While the United States has imposed sanctions on various individuals and entities in the Philippines for alleged involvement in criminal or terrorist activity, neither Sura Bangsamoro nor Aba appear on the public lists maintained by the U.S. Treasury's Office of Foreign Assets Control, which is responsible for maintaining them.

Zakout said that after nearly a day in detention, Aba's captors offered him food for the first time.

"Adding insult to injury, CBP disrespected his religion by deliberately serving him pork," Zakout said. "They asked [Aba] 'What do you want to eat?' [Aba] said 'I don't eat pork.'

"They replied, 'What do you think of ham?'" and gave Aba a bread and ham sandwich, said Zakout.

According to Zakout, the CBP refused to release Aba until he signed a blank paper (to which a statement would presumably be added later) and recorded a video where he said he had not been tortured.

"So, this happened right here at SFO," Zakout said. "We're here today to say no to torture at SFO, no to torture happening here and #Justice4Jerome."

Not surprisingly, a spokesperson for CBP, who declined to be identified by name, had a different view.

"These allegations of torture and religious discrimination made by Mr. Aba are false," the person said. According to the person, "Mr. Aba was referred for a secondary examination, where it was determined he was inadmissible to the United States."

CBP also denied that Aba had been removed from the United States by its order, asserting that he voluntarily decided to return to the Philippines after being denied entry.

"Mr. Aba claims that during his time in CBP custody he was forced to remove all his clothing, and had a large fan pointed at him so he would be cold while being interviewed in a stainless room," said the spokesperson. "CBP interviews passengers in offices, not stainless rooms. CBP has a very strict policy regarding persons in custody and personal searches. CBP never asked Mr. Aba to remove his clothing."

The agency also denied Aba's assertion that he was served pork and was threatened with weapons or was targeted because of his political beliefs.

So far, CBP isn't saying why it believed Aba was inadmissible, at least in public.

A spokesman for SFO declined to comment.

On Tuesday, May 1, the San Francisco Board of Supervisors unanimously passed a resolution condemning the "inhumane" treatment of Aba and other detainees at SFO by the CBP and demanding an "independent and transparent investigation" into the allegations he raised about the behavior of federal officers there.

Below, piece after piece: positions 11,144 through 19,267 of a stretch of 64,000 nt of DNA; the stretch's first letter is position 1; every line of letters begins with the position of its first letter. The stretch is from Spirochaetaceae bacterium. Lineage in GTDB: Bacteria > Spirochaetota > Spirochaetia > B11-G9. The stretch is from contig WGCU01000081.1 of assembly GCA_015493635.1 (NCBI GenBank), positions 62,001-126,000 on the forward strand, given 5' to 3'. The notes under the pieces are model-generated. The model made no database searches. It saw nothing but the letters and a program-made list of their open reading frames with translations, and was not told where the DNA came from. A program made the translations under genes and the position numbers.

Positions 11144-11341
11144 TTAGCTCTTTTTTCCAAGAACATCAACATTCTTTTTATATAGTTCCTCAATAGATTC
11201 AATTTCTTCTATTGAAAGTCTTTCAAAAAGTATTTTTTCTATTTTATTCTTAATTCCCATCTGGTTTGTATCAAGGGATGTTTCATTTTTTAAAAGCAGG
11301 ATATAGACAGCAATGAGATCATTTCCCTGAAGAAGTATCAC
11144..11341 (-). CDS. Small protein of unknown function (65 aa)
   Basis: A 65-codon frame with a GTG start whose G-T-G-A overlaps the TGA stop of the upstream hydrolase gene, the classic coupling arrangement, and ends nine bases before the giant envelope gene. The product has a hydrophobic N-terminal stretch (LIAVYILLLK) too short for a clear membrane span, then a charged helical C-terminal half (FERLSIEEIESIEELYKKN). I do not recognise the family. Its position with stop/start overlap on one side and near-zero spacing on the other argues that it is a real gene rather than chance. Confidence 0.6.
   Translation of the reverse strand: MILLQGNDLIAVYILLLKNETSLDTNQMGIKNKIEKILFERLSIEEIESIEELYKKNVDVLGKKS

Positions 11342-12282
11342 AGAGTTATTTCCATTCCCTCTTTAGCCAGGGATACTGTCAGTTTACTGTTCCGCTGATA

The CBP is, in theory at least, accountable to the Office of the Inspector General within the Department of Homeland Security and a formal demand by the city to the OIG to get involved would probably carry far greater weight than one made by a private citizen.

However, for whatever reason, the city's demand for an investigation was not directed at a specific federal entity, though it did ask Senators Dianne Feinstein and Kamala Harris, as well as Congresswomen Nancy Pelosi and Jackie Speier to "take all action necessary to achieve the objectives of this resolution."

There are two clear takeaways from this, at least to me. First, if Aba hadn't been a political activist who was invited to America by the U.S. Conference of Bishops (as he was) and didn't have contacts in the United States with the National Lawyers Guild and others (which he did) we'd probably never have heard of his story. That begs the question of what CBP officers at SFO are doing in their secondary interrogations of passengers who lack access to the resources Aba could tap.

Second, regardless of whether one finds Aba's or the CBP's version of what happened more credible (I believe Aba, but that's not relevant for these purposes) there's a straightforward way to prevent incidents like this from happening again at SFO.

If every secondary inspection at SFO was observed by community volunteers who weren't beholden to CBP or law enforcement, then there would be a powerful deterrent against both bad behavior by CBP and the temptation of detainees to exaggerate or lie about what happened to them.

Of course, given the fact that the federal Department of Justice is suing California as I write this over the latter's demand to inspect federal immigration facilities within its borders, this may be a tough sell.

Even so, CBP would be wise to ponder the words of the late Supreme Court Justice Louis D. Brandeis.

"Publicity is justly commended as a remedy for social and industrial diseases," said Brandeis. "Sunlight is said to be the best of disinfectants; electric light the most efficient policeman."

So long as CBP insists on operating in the dark, it is inviting the public to assume the worst.

Got a tip? Email me at christina@diedoardolaw.com .

Comments

Add New Comment

Comments on Facebook